“The roof! The roof! The roof is on fire!,” students sang in celebration as a colossal congo line wreathed around the disco-lit dance floor at the “Latinx Heritage Celebration.” Students and faculty filled their bellies with empanadas, esquite, sweet concha bread, and cups of agua fresca as they chatted with one another, watched live performances, and partied into the night in McClaren on Saturday, Sept. 24.
In observance of National Hispanic Heritage Month, Latina Unidas, Latinx Undergrad Network of Activists (LUNA), the Latinx/Chicanx department, and New Student and Family programs joined forces to host an event for USF’s Latine community and anyone interested in appreciating their rich cultural heritage. According to Latina Unidas president and advertising major, Isabella Flores, the event was the largest celebration of Latine culture in USF’s history.
The lights dimmed down, revealing colorful disco lights. A DJ played Latin classics and people made their way to the dance floor. Songs like “Suavemente” and “Bidi Bidi Bom Bom” played as joy and celebration filled the air. While some danced the night away, others did arts and crafts. Students decorated tote bags, made their own papel picados and paper flowers, and mapped their heritage on a giant map of Latin America. Friends ran excitedly to take photos at a digital photobooth, snapshotting a night they would never forget. “This is historic. This has never been done before,” said fourth-year sociology major and vice president of LUNA, Destiny Camarillo.
Director of the critical diversity studies major and the Chicana-Latina studies minor, Christina Garica Lopez, was the first speaker to take the stage. Lopez offered advice on how to navigate life as a Latine student in white spaces. “Having a community is essential,” she said. “If you are going to do anything hard in life, you need people to lean on.”
Paul S. Flores, a performing arts and social justice professor also emphasized the importance of community as he sang “Quimbara” to introduce his set of spoken word poems that explored his identity as a Mexican-Cuban American. Flores was glad to see Latine students in a space made for them and by them — an experience he never had growing up. “I always feel very honored to talk to Latino students,” he said. “Love who you are and where you come from. Celebrate your family and the stories of your people.”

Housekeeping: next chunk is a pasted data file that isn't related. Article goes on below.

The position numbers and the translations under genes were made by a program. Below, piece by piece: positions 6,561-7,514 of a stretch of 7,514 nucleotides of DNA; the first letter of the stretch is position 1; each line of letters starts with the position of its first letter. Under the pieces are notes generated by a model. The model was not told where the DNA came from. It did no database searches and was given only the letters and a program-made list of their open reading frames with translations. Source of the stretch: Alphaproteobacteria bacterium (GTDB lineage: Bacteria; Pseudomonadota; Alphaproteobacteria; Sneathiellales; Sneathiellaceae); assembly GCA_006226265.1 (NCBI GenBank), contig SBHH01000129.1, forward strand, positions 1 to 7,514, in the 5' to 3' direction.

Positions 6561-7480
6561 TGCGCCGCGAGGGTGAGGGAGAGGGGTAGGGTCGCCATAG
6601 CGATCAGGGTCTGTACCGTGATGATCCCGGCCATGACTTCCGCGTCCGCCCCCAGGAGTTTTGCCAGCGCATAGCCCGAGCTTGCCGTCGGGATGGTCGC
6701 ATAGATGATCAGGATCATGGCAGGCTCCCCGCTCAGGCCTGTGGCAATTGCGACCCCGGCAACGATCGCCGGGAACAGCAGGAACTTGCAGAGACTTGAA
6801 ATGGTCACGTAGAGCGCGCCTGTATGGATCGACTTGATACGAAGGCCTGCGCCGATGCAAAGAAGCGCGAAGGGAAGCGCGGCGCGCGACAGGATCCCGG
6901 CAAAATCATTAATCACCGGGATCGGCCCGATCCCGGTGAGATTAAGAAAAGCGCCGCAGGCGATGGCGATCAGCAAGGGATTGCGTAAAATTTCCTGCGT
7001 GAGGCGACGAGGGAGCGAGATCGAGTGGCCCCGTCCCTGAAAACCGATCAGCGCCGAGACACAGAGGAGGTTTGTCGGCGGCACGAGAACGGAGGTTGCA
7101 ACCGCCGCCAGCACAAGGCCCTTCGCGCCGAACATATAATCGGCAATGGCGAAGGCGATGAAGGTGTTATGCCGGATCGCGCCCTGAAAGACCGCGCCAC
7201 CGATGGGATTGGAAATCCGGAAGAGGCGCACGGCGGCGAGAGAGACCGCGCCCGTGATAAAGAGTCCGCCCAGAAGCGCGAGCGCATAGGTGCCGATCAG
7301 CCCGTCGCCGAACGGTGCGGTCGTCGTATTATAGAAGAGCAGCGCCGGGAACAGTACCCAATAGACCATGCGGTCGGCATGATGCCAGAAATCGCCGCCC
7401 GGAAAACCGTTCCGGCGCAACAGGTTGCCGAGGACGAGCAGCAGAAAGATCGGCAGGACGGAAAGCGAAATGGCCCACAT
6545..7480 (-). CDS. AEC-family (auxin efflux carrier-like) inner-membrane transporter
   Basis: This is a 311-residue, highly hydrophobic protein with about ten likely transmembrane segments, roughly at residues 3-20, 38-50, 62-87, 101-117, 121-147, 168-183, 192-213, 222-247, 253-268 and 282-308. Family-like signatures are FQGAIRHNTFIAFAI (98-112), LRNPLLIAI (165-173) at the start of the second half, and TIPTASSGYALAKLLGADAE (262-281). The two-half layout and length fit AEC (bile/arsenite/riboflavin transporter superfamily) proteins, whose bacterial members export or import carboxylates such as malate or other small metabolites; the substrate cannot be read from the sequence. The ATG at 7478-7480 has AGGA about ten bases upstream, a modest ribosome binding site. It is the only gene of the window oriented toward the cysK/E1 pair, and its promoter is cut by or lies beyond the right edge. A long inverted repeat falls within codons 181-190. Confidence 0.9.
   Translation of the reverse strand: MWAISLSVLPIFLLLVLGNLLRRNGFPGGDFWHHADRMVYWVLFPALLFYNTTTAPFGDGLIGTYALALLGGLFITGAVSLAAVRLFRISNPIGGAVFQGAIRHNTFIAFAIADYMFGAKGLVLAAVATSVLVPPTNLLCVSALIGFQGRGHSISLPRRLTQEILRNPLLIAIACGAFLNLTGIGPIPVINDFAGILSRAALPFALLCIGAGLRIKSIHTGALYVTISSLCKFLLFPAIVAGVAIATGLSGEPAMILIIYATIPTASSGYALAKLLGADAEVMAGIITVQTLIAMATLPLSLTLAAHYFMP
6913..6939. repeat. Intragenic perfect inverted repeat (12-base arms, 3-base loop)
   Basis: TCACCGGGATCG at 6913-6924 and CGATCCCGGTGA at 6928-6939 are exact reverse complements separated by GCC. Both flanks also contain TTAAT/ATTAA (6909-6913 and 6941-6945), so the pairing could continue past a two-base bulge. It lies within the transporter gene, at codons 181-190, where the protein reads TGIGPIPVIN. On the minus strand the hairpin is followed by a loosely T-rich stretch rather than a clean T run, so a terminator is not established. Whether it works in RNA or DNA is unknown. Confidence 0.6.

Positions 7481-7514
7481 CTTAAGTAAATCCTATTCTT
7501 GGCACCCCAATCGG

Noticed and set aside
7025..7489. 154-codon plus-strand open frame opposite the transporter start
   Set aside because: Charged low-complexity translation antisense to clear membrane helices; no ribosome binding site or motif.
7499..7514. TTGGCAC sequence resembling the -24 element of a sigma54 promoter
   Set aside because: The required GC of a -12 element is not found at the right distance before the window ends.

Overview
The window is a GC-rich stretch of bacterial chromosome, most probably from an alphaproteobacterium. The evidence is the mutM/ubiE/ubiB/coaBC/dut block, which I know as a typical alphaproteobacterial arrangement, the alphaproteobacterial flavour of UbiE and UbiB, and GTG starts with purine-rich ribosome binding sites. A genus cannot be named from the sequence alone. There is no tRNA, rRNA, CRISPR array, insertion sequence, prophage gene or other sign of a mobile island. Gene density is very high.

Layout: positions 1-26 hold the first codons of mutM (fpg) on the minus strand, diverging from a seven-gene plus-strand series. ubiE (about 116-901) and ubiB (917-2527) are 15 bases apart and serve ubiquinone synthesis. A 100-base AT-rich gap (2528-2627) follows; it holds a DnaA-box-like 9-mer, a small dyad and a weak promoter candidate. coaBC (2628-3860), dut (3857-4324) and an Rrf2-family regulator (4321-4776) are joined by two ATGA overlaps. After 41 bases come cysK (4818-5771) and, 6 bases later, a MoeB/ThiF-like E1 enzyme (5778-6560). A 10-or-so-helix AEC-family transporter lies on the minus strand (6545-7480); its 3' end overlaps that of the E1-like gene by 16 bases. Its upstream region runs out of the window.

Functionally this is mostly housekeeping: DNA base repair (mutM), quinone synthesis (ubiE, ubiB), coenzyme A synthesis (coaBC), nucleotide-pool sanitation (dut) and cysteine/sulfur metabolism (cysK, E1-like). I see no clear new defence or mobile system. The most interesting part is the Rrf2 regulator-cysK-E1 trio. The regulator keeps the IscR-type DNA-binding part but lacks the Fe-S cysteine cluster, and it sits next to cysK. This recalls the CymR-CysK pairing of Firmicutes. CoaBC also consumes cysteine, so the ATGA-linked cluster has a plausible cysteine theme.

Guests were also treated to a performance from Folklórico de USF, a group of students performing traditional folk dance from Mexico. The club performed three dances to upbeat Mexican music as the audience cheered and jumped out of their seats, dancing and clapping along to the beat.
Lidia Velasco-Robles, a second-year politics major and vice president of Folklórico de USF, felt empowered after performing in celebration of her heritage and community. “Folklórico is the epitome of our motherland — Mexico,” she said. “To have a space for us in an institution that was not made for us is absolutely exhilarating.”
Although the event brought its organizers joy, it also revealed university shortcomings. Some LUNA and Latinas Unidas members said that they felt a lack of support from the University in comparison to other organizations on campus. Amid rush week and the swirl of the new school year, they ran into difficulties coordinating with Student Leadership and Engagement, as well as Bon Appetit, and felt that these organizations and USF’s administration should make more of an effort to create a safe space and promote their Latine students and organizations. “It felt like we were put on the backburner,” said Flores, “This event was built on our backs.”
Camarillo echoed Flores’ frustration. “I would have expected that since Latino students make up such a large portion of the student body, they would have already made an event like this. But they didn’t.”
Despite roadblocks, Flores was determined to make the event a success. As a Latina in the U.S., she never felt like she had a place in her schools growing up. She hopes community empowerment at USF will eliminate that feeling for Latine students here. “I want to provide for them what I wish I had,” she said.
First-year critical diversity studies major, Metzli Lemus, felt “at home” during the celebration. “It felt nice to see people older than me who are established here and have made a place for themselves. I look up to them a lot,” she said.
The final speaker of the night, Antonio Cantu, a psychologist from the Felton institute emphasized the importance of breaking generational cycles of poor mental health habits and having difficult conversations with one another about racism within the Latine community.
Third-year exchange student, Josefa Amanda Pasteus Jara, echoed this message. Coming from Chile, she was pleased to see the diversity of the Latine community at USF. “Events like these allow us to check ourselves,” she said. “There’s no one way of being Latino.”
Latine students felt supported by their classmates of other cultural backgrounds at the event. Second-year finance and computer science double major, Leonardo Yniguez said, “It’s amazing that there are people of all different backgrounds here that are willing to participate and share this culture with us.”
First-year biology major and Black Student Union member, Karimah Jalloh, said “I am appreciative to be immersed in their culture. It’s very festive, colorful, and all about community. It’s a beautiful thing.”
Students danced until around 11 p.m., leaving the event’s organizers impassioned and proud of the resilience and excellence of Latine folks. “Tonight was so fun and upbeat, but in the middle it really hit me. Wow, this is our community,” said Camarillo.